But it you're talking about getting supplies to people - food, blankets, whatever, then you're compeltely wrong.

ARC buys in bulk, at wholesale. They have experience creating kits that give people the supplies to clean up, or sleep, etc. They can make a dollar go MUCH farther than you can picking up stuff at Wally world and handing it out on your own.

They also distribute supplies to community groups, so that little comfort kit that the local church or other community org was handing out may well have come from the Red Cross.

I'm sure you can find all kinds of anecdotal evidence of absence for the Red Cross, FEMA, or whatever. People hear about a telethon and think that means these people should be on every corner.

I hope these whiners get that audit they want (and guess where the money to pay for that will come from). Open the books, show the supplies purchased and distributed. There aren't any shareholders, they don't pay dividends, and if you think $500K is a huge salary for a CEO of an organization with thousands of employees (and many more volunteers) you're ridiculously naive.

That's not to say their overhead/admin/fundraising costs are so low as to be stellar, or that there are no lessons to be learned to improve response to the next disaster. But the conspiracy derp that they're somehow hoarding money to jet off to five star hotels is pretty silly, verging on tin foil hat territory.
2012-11-29 04:19:45 PM  
1 votes:

Kencyr: That's the way the Red Cross operates. The key is preparedness: Have all the necessary equipment and supplies ready in advance of the disaster. Use the money from the previous disaster relief fund-raisers for this event and use the money gathered by Sandy fund-raisers for the next (and future) events.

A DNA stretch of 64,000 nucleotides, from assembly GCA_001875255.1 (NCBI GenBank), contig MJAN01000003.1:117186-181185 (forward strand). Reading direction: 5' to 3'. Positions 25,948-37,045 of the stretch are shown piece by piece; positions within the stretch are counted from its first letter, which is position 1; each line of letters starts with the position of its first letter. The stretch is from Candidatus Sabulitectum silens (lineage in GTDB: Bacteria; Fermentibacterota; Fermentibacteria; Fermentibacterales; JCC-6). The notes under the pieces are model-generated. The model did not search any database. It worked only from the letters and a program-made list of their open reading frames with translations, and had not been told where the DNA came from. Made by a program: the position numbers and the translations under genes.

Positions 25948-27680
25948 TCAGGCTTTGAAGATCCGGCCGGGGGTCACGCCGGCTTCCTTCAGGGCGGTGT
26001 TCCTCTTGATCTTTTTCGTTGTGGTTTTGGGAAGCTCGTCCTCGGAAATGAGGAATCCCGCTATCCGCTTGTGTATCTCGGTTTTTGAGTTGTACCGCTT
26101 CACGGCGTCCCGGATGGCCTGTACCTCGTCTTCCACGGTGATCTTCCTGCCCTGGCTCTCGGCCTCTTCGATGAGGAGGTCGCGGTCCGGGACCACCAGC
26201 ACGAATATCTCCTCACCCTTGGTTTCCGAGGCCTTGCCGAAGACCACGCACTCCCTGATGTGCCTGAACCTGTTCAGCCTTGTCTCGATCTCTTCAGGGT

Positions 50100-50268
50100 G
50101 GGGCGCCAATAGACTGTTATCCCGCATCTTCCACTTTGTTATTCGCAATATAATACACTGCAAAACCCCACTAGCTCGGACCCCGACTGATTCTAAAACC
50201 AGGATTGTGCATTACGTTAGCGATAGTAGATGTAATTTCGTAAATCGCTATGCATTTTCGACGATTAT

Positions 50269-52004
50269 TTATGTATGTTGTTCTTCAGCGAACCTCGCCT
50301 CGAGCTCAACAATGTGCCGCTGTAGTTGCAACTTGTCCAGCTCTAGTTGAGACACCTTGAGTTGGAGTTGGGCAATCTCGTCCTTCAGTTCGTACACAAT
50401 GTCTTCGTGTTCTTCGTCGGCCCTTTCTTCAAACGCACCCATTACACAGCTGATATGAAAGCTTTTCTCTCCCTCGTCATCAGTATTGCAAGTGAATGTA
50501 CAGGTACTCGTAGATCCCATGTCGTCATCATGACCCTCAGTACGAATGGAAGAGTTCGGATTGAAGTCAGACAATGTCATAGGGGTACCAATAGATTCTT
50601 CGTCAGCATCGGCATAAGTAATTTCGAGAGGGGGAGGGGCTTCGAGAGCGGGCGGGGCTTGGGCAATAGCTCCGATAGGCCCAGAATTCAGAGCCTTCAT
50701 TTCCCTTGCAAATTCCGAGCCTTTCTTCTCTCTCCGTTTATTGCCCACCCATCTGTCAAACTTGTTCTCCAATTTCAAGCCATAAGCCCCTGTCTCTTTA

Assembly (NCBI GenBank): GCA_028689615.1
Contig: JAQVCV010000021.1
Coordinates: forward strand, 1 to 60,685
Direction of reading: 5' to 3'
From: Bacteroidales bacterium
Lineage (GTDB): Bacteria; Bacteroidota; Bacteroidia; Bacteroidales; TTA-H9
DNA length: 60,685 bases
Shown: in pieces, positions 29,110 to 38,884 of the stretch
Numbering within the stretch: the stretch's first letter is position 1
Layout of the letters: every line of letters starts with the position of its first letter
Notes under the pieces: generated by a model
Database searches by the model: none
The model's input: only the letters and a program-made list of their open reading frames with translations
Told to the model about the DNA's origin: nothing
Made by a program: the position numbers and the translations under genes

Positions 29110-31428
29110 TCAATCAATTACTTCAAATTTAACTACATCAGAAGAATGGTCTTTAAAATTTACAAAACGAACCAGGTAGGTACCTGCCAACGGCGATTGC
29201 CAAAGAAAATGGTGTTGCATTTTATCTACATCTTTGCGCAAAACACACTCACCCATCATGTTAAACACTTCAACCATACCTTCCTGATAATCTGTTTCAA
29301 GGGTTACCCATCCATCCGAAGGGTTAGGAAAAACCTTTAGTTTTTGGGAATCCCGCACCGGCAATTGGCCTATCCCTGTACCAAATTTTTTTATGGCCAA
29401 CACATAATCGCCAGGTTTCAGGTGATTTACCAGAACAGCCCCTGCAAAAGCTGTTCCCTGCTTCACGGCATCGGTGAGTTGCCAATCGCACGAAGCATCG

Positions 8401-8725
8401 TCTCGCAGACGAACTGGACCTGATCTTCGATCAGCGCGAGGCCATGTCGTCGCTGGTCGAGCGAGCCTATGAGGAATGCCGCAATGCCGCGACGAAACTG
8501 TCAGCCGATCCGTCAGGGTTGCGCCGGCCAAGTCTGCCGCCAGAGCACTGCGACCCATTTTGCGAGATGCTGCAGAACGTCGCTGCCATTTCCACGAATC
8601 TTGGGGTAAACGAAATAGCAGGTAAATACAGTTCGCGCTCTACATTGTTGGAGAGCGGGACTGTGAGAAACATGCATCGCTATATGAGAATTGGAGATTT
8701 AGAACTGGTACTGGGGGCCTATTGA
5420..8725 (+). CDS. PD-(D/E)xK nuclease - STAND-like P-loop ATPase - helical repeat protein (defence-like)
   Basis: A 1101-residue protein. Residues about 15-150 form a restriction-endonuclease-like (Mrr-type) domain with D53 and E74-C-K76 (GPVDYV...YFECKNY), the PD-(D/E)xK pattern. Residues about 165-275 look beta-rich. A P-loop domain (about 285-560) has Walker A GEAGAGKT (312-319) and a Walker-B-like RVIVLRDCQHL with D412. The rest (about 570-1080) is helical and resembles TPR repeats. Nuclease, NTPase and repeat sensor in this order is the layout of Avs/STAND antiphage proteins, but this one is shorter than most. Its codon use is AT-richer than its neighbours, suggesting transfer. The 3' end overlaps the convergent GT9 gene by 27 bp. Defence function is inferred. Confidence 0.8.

//Wonders how many times he's read this article in some format or another.


i483.photobucket.com
Because if you would have actually read TFA you'd know that this is about the Red Cross collecting money for the next disaster and doing next to nothing for the people who suffer in this one. Reminds me of the Red Cross 9-11 funds that went to the Red Cross...and stayed there.
2012-11-29 03:28:16 PM  
1 votes:
Do your research, folks. My money goes to St. Jude Children s Hospital.
2012-11-29 02:08:10 PM  
1 votes:
Do your research, folks. My money goes to the Salvation Army.
2012-11-29 01:17:49 PM  
1 votes:
Apparently many contributors didn't get the memo where it states over 90% of all monies collected are used to support the infrastructure of Red Cross offices keeping track of the things the other Red Cross offices do in a whirling dervish of paper pushing and office parties.
2012-11-29 01:09:31 PM  
1 votes:
After every major disaster, it's same thing. Send $10 to 90blahblahblah...then the money never gets to the victims in a timely manner (if at all).

It happened during 9/11, the Indian Ocean tsunami, Hurricane Katrina, the Fukushima earthquake/tsunami...what made anyone think Superstorm Sandy would be any different?

Yes, I know the logistics of getting aid into a disaster area is somewhat complicated...but c'mon, it's the same damn gong show every time!
2012-11-29 01:01:49 PM  
1 votes:
$ 150,000,000 and I'm GETTING MUTHERFARKING GREEN BEANS??!?!?!
/MF-ERS better be serving LOBSTERS!!!
2012-11-29 01:01:43 PM  
1 votes:

maddogdelta: Wow... there is a whole lot of stupid in this thread....

let's see... Storm is coming, what do we do? do we send aid to people right now and pay for that with funds we have right now? Well, that is how the Red Cross usually does business.

After the storm hits, people send money.Great! But the RC already paid for the aid they sent to Sandy victims. What do they do?

use the cash to pay for the next emergency you farking retards!



Except the article clearly states that while in the disaster area he did not see the original expenditure.
2012-11-29 12:59:37 PM  
1 votes:
Wow... there is a whole lot of stupid in this thread....

let's see... Storm is coming, what do we do? do we send aid to people right now and pay for that with funds we have right now? Well, that is how the Red Cross usually does business.

After the storm hits, people send money.Great! But the RC already paid for the aid they sent to Sandy victims. What do they do?

use the cash to pay for the next emergency you farking retards!
2012-11-29 12:57:49 PM  
1 votes:
But Obama is going to give everyone everything they need!
2012-11-29 10:12:31 AM  
1 votes:
I hear they're charging for donuts again.
2012-11-29 09:54:11 AM  
1 votes:
But they're trying really really hard, until they figure out a way that money will just sit in our bank account.
2012-11-29 09:46:16 AM  
1 votes:
Obvious tag displaced by Sandy?